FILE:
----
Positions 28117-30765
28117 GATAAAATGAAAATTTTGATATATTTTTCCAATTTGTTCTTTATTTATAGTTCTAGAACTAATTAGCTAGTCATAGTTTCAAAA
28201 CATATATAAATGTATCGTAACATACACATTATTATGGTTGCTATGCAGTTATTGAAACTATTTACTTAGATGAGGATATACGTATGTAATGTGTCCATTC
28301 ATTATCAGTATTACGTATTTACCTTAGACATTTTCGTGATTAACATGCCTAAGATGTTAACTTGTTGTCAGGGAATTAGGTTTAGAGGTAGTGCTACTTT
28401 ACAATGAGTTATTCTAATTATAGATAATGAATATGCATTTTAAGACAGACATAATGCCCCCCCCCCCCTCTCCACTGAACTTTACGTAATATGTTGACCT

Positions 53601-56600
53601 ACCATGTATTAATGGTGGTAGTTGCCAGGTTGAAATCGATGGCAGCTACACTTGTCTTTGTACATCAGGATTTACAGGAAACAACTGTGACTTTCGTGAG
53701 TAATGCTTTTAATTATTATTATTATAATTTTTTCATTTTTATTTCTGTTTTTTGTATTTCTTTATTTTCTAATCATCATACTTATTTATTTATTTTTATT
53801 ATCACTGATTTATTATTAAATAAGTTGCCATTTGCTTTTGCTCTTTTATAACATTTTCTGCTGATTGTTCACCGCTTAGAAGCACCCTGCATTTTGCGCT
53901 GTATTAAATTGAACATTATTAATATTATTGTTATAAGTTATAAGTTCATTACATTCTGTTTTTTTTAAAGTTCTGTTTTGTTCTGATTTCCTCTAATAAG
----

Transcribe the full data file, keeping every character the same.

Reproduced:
Positions 28117-30765
28117 GATAAAATGAAAATTTTGATATATTTTTCCAATTTGTTCTTTATTTATAGTTCTAGAACTAATTAGCTAGTCATAGTTTCAAAA
28201 CATATATAAATGTATCGTAACATACACATTATTATGGTTGCTATGCAGTTATTGAAACTATTTACTTAGATGAGGATATACGTATGTAATGTGTCCATTC
28301 ATTATCAGTATTACGTATTTACCTTAGACATTTTCGTGATTAACATGCCTAAGATGTTAACTTGTTGTCAGGGAATTAGGTTTAGAGGTAGTGCTACTTT
28401 ACAATGAGTTATTCTAATTATAGATAATGAATATGCATTTTAAGACAGACATAATGCCCCCCCCCCCCTCTCCACTGAACTTTACGTAATATGTTGACCT

Positions 53601-56600
53601 ACCATGTATTAATGGTGGTAGTTGCCAGGTTGAAATCGATGGCAGCTACACTTGTCTTTGTACATCAGGATTTACAGGAAACAACTGTGACTTTCGTGAG
53701 TAATGCTTTTAATTATTATTATTATAATTTTTTCATTTTTATTTCTGTTTTTTGTATTTCTTTATTTTCTAATCATCATACTTATTTATTTATTTTTATT
53801 ATCACTGATTTATTATTAAATAAGTTGCCATTTGCTTTTGCTCTTTTATAACATTTTCTGCTGATTGTTCACCGCTTAGAAGCACCCTGCATTTTGCGCT
53901 GTATTAAATTGAACATTATTAATATTATTGTTATAAGTTATAAGTTCATTACATTCTGTTTTTTTTAAAGTTCTGTTTTGTTCTGATTTCCTCTAATAAG